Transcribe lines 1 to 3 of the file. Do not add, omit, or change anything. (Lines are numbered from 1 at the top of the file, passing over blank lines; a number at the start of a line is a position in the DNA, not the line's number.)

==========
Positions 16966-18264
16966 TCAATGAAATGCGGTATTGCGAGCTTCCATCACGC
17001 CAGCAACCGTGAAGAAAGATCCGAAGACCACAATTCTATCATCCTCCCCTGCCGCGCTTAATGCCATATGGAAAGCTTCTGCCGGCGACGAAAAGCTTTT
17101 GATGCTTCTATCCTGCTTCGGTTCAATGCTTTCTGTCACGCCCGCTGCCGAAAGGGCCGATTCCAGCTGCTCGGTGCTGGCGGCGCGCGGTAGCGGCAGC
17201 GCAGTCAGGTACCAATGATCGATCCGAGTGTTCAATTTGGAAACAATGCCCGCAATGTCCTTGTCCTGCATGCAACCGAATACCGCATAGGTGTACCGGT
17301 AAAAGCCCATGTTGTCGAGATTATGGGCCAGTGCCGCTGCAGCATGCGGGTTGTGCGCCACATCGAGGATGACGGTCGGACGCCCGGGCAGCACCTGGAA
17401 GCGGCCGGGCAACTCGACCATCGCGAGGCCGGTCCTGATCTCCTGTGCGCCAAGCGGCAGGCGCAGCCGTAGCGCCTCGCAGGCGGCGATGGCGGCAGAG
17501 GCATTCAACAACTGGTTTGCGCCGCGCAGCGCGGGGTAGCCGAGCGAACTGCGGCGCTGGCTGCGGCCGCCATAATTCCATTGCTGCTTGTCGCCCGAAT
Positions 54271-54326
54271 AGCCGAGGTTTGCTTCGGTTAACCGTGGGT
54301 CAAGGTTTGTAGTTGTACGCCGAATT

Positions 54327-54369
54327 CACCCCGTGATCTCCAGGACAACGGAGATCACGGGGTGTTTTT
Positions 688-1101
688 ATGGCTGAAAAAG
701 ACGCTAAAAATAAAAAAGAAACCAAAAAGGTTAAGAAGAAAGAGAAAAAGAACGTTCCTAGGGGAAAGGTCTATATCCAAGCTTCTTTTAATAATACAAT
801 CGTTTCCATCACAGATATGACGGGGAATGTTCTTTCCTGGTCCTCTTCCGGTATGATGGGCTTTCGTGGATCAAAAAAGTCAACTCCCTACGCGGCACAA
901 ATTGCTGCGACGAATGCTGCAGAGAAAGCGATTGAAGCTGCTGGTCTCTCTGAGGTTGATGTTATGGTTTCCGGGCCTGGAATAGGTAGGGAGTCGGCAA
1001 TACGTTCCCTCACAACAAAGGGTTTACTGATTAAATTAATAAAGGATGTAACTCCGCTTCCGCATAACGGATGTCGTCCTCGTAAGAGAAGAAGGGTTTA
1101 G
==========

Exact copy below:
Positions 16966-18264
16966 TCAATGAAATGCGGTATTGCGAGCTTCCATCACGC
17001 CAGCAACCGTGAAGAAAGATCCGAAGACCACAATTCTATCATCCTCCCCTGCCGCGCTTAATGCCATATGGAAAGCTTCTGCCGGCGACGAAAAGCTTTT